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10:50 am Tuesday, April 13, 2010 Algebraic Geometry Seminar: Canonical subgroups for abelian varieties
Joe Rabinoff (Harvard) in HB 453- An elliptic curve over the integer ring of a p-adic field whose special fiber is ordinary has a canonical line contained in its p-torsion. This fact has many arithmetic applications: for instance, it shows that there is a canonical partially-defined section of the natural map of modular curves X_0(Np) -> X_0(N). Lubin was the first to notice that elliptic curves with "not too supersingular" reduction also contain a canonical order-p subgroup. I'll begin the talk by giving an overview of Lubin and Katz's theory of the canonical subgroup of an elliptic curve. I'll then explain one approach to defining the canonical subgroup of a general abelian variety (and even p-divisible group), and state a very general existence result.
Submitted by evanmb@gmail.com |

1:00 pm Tuesday, April 13, 2010 SPECIAL ERGODIC THEORY SEMINAR FOR GRADUATE STUDENTS : 'Dynamical properties of arbitrary beta-shifts and related systems via weak specification properties'Dan Thompson (PennState) in HB 453- The beta-transformation f(x) = beta x (mod 1) has been widely studied since its introduction by Renyi in 1957. The sustained interest in the study of the beta-transformation arises from its connection with number theory and its special role as a model example of a one-dimensional expanding dynamical system which admits discontinuities. The natural coding space for the beta-transformation is the beta-shift. Many results which are well known for shifts of finite type are challenging to generalise to beta-shifts, and a variety of basic questions about beta-shifts remain open. We discuss a topological dynamical property called almost specification which applies to every beta-shift. This property was introduced recently by Pfister and Sullivan and has proved to be a useful tool in studying the beta-shift. I will describe how this property works, why the beta-shift has it, and what it's good for.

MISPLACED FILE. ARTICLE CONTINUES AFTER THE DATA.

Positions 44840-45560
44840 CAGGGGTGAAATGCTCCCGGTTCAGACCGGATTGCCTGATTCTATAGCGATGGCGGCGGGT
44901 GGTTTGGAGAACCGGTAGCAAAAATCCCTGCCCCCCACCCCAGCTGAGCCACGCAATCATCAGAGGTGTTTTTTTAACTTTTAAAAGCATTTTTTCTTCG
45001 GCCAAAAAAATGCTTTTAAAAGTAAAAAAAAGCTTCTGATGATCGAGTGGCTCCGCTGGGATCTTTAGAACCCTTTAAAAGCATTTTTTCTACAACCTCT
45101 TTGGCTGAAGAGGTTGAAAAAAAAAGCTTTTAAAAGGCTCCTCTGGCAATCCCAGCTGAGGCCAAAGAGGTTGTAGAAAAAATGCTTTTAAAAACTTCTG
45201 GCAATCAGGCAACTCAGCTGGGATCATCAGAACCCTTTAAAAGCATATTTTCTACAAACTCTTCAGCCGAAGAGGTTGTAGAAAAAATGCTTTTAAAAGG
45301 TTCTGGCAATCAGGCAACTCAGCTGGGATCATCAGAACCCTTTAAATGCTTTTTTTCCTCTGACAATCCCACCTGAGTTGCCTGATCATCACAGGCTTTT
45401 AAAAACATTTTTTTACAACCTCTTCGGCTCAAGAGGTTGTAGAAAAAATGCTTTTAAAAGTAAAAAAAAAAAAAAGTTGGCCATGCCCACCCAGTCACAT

Submitted by hardt@rice.edu |

4:00 pm Tuesday, April 13, 2010 Bochner Lecture III: Optimal transport and applications
Allessio Figalli (University of Texas Austin and Ecole Polytechnique) in HB 227The optimal transport problem consists in finding the "most efficient" way of moving a distribution of mass from one place to another. This problem, formulated by Monge in 1781, has been solved only recently: in 1987 Brenier showed existence and uniqueness of optimal transports on Euclidean spaces when the cost for moving a unit mass from a point x to a point y is |x-y|^2. This result has been the starting point for many developments in different directions: for instance, optimal transport has revealed to be a powerful tool for proving functional and geometric inequalities (like isoperimetric or Sobolev inequalities) or for studying the asymptotic of evolution equations (like heat or porous medium equations). More recently, optimal transport has found applications in Riemannian geometry: first of all, after the solution of the optimal transport problem on Riemannian manifolds (McCann 2001), people started to realize that optimal transport could be used to study Ricci curvature bounds. Moreover, in these last 2-3 years, it was discovered that optimal transport techniques could even be used to study the geometry of the cut-locus of the manifold. In these lectures, which are supposed to be accessible to a broad audience, I will start from the very beginning, explaining the strategy to solve the optimal transport problem both in Euclidean spaces and on Riemannian manifolds. Then, to show some of the possible applications, I'll apply optimal transport techniques to prove functional inequalities. Finally, if time permits, I'll explain the link between optimal transport on Riemannian manifolds, Monge-Ampere equations, and the geometry of the cut-locus of the manifold. Submitted by mathweb@rice.edu |